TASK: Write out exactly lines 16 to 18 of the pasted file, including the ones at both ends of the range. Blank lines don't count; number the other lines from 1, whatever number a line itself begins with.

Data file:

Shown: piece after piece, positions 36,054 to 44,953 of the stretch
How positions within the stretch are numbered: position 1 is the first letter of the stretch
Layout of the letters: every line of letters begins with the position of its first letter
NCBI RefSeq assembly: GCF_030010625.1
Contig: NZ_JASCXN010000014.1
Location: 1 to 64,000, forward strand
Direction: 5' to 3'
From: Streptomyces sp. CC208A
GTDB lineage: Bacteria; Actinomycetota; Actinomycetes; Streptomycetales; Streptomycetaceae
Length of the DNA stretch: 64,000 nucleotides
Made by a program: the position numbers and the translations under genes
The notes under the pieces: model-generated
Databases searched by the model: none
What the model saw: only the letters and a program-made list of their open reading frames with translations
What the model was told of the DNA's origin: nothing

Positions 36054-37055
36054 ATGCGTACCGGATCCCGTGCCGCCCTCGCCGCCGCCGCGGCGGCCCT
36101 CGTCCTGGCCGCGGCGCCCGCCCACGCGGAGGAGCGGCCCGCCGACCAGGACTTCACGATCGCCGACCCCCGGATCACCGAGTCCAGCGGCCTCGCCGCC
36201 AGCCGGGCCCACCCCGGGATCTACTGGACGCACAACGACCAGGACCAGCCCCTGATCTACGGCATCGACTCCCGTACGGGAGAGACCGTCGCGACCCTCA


Positions 36054-37055
36054 ATGCGTACCGGATCCCGTGCCGCCCTCGCCGCCGCCGCGGCGGCCCT
36101 CGTCCTGGCCGCGGCGCCCGCCCACGCGGAGGAGCGGCCCGCCGACCAGGACTTCACGATCGCCGACCCCCGGATCACCGAGTCCAGCGGCCTCGCCGCC